23 cities have hosted the contest
2451 contestants participated since 1989
599 prizes since 1989
The number of participants has increased every year since 1989 from 59 to 126 in 2013 with a peak in 2009 in Paris with 137 contestants.
Table of participation
A total of 43 different countries have taken part in EUCYS since 1989. Currently, 40 countries have national organisers:
Austria– Belgium – Bulgaria– Czech Republic– Denmark – Estonia– Finland – France – Germany– Greece – Hungary – Ireland– Italy – Latvia – Lithuania– Luxembourg – Malta– Poland– Portugal – Slovakia– Slovenia– Spain– Sweden– United Kingdom - European Schools
EUCYS and Gender
Of the 2 451 EUCYS participants since 1989, 751 were female. In 2013, 44 young women and 82 young men will be present. 168 female participants, some in the same teams, have won prizes over the 25 years. From the 599 prizes given out since 1989, 109 were won by all-female teams, 445 by all-male teams and 45 by mixed teams.
The participation of young women was low at the start, but since 1997 has generally exceeded 30% with a peak of around 41% in 2005.
In order to encourage young women to choose science studies, in June 2012 the European Commission launched a communication campaign on Women in Research and Innovation. Under the slogan Science it's a girl thing! the first phase of the campaign targets girls, aged 13-18. At this year’s contest, there will be two female scientists at a Science: it’s a girl thing! stand to answer contestants’ questions.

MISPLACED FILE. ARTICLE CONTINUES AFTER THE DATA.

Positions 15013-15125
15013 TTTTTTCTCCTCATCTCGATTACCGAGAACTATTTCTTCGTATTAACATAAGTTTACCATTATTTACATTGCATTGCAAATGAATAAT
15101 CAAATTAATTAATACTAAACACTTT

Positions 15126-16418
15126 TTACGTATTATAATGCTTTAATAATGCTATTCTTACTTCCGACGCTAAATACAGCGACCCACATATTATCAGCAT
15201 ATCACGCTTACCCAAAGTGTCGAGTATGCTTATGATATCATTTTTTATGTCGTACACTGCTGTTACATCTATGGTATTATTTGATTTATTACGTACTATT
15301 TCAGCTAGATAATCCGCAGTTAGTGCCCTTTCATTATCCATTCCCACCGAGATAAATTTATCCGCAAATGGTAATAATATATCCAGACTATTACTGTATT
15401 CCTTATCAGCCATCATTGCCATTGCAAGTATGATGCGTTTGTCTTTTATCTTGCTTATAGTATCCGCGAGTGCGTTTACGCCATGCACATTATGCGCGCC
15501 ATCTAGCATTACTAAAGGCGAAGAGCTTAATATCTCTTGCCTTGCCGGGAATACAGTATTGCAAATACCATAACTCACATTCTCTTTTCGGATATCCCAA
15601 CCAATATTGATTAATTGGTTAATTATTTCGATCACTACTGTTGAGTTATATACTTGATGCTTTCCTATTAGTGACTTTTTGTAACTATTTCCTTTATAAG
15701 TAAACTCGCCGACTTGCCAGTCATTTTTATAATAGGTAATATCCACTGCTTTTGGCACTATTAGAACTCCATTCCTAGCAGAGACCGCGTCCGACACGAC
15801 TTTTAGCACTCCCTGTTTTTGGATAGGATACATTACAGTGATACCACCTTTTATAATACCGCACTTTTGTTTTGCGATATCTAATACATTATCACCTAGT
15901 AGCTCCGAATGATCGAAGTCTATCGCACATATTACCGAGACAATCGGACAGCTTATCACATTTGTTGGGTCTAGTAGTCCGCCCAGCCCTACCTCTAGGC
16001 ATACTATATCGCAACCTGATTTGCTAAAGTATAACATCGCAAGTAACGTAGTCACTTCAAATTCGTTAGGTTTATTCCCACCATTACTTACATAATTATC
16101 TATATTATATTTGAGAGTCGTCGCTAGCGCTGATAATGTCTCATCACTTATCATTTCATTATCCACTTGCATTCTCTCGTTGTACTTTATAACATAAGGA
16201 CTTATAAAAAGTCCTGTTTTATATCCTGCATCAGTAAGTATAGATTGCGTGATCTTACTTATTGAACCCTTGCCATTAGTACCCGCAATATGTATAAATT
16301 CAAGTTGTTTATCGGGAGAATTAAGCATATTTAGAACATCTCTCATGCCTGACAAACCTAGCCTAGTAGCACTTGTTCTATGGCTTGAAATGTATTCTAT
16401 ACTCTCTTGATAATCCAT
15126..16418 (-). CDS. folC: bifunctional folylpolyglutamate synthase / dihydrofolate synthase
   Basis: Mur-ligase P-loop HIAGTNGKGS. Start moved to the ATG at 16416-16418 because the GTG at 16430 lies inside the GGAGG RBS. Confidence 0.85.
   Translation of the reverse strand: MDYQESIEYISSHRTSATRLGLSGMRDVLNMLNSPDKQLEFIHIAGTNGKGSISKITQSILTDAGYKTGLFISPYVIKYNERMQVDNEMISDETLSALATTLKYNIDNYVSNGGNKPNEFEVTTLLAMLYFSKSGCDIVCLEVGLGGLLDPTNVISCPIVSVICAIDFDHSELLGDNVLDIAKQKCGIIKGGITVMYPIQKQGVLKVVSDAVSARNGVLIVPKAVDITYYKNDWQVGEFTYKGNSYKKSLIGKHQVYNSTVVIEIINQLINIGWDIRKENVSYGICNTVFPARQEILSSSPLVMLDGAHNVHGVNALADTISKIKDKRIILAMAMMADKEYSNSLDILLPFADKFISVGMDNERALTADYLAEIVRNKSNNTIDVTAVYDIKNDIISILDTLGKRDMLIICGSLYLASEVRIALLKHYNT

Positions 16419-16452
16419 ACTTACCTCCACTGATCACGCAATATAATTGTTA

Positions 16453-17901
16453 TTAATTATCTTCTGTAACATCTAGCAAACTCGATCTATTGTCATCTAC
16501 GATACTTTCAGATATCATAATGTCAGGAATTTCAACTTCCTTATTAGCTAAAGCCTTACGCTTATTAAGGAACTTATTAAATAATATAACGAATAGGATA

Where are they now?
Some past contestants, not only the winners, have gone on to set up cutting-edge companies or work at world class research facilities or universities. All see EUCYS as having been a great opportunity and a real springboard for their career in science.
Here are a few examples:
Lina Tomasella from Italy won First Prize in 1989 at the first EUCYS contest in Brussels. She did not know that her project Toxicity of colour dyes used as tracers' would lead her to become a researcher at the National Institute for Astrophysics in Padua.
In 1993 at the 5th edition of the contest in Berlin, Antoni Camprubi, from Spain won first prize with a geology project. He describes the contest as a landmark in his career. He is now a Professor at the Institute of Geology at the National Autonomous University of Mexico.
Patrick Collison from Ireland won second prize in 2005 in Moscow with his project “Croma: a new dialect of lisp'. He now has his own multinational company Stripe and he is not yet 24. Patrick has built up a team of talented engineers and developers who have turned Stripe into a growing force in the online payments world.
Martina Hafner from Austria, who is currently doing a PhD at Johannes Kepler University of Linz, won second prize in Valencia (2007) with her project 'Energy from maize straw'. She says that it is the contest that convinced her that she had a future in science.
Lithuanian Laurynas Pliuskys won third prize at Dublin (2004) for his project 'An analysis of the water in the lakes of Trakai and a new biosensor for the determination of heavy metals'. He is currently doing a PhD in biomedicine at Oxford University.